Burak Bekdil | Nov 5, 2018 | 0
Reinstating the Death Sentence Would Be A Step Backwards #TurkeysNewJourney
Public clamoring for the return of the death penalty after a particularly heinous crime is understandable. It is doubly understandable if it involves a child that has been sexually abused and brutally murdered.
Such a clamoring is not restricted to “uncivilized” or “underdeveloped” countries either. British Prime Minister Margret Thatcher wanted it back in 1983 after brutal attacks by the Irish Republican Army (IRA).
The death penalty was only abolished in Belgium in 1996, but people were calling for its reinstatement after Marc Paul Alain Dutroux went on trial in 2004 for child molestation and murder.
Had the attackers on Charlie Hebdo in in Paris in January 2015 not been killed by the police, there is no doubt that most French men and women would have called for them to be executed.
Nevertheless, such public clamoring went unheeded by the governments or parliaments of those countries. Many were wise enough to know that taking a step back in time was not the way to go forward in our day and age.
Bringing back this punishment would also not solve any problems. It is statistically proven that the death sentence does not deter crime. It merely represents a visceral desire for vengeance, or what the American’s clinically call “closure.”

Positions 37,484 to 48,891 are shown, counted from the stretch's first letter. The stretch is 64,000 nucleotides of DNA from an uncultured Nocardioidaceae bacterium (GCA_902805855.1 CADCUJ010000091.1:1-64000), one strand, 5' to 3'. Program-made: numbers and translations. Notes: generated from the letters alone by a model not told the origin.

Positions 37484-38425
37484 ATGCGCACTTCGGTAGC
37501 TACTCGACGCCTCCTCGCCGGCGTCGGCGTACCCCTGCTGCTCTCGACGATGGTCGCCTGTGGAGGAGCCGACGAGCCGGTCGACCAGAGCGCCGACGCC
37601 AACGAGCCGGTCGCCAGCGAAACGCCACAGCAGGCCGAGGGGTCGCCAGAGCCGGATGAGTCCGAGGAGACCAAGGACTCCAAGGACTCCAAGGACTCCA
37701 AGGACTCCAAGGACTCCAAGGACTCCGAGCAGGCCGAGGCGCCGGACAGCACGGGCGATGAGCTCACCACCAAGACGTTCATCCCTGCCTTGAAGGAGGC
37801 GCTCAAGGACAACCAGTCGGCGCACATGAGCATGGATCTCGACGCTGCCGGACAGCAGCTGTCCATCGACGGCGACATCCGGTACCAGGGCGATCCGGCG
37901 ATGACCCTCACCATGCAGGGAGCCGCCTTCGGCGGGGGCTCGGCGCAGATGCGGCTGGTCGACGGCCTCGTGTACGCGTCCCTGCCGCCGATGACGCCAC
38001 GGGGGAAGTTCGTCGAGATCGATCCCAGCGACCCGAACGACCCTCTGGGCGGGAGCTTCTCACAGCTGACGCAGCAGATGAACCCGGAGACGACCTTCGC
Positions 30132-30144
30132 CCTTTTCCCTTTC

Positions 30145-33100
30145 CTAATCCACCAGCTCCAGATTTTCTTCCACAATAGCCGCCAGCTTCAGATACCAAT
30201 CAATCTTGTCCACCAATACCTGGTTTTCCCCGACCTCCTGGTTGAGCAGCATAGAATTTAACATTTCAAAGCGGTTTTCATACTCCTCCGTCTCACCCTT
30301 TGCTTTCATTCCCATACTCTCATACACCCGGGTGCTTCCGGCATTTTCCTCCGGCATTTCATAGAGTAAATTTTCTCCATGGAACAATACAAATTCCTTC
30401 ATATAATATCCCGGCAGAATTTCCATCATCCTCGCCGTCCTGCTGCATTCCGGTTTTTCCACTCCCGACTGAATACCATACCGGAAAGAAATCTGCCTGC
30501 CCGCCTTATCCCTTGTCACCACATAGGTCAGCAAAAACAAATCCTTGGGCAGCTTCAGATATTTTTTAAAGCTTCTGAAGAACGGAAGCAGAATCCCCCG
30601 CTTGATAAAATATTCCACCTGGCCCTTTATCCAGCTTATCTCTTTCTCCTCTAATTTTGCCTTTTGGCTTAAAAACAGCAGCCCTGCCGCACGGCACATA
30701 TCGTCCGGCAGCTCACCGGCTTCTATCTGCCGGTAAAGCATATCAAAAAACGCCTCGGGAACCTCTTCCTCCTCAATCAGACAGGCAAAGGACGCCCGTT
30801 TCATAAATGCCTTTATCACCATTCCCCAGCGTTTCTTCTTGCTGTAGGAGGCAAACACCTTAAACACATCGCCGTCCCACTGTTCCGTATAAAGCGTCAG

Many are also aware that a life sentence without parole, carried out in solitary confinement, is probably much more effective in the final analysis. If you are executed you only die once. If you get life without parole for the horrible crime you committed, then you are effectively buried alive and die practically every day.
Turkey abolished the death sentence for common crimes in 2002. It subsequently abolished the death penalty in 2004 for all crimes, including treason during times of war. That may have appeared as a major step by Turkey at the time, but the truth is that no one had been executed in this country since 1984.
Capital punishment required parliament’s consent and deputies, with memories of the gross miscarriages of justice under military rule in this respect, were reluctant to give their approval.
Ironically the right-wing Nationalist Movement Party (MHP), which was a member of the coalition led by the late Bulent Ecevit at time, also accepted the abolishment of the death penalty for common crimes.
It was also President Recep Tayyip Erdogan’s ruling Justice and Development Party (AKP) which abolished it for all crimes in 2004. It is disingenuous now for politicians from these parties, including Erdogan, of course, to support the reinstatement of this punishment. Their call smacks of crude populism.
Bringing back the death penalty would be a major step backwards for Turkey. It would confirm the belief of many in the west, and in this country too, that Turkey is regressing under its present leadership, rather than progressing politically and socially.
It would, in short, put Turkey in the category of lesser advanced countries. This is not the way to go forward.
The best thing is to let those creatures – it would be an insult to animals to call them that – who have been arrested recently for murder and rape perpetrated against children, to die every day of what remains of their lives, than to die once.
Executing them would merely be doing them a favor.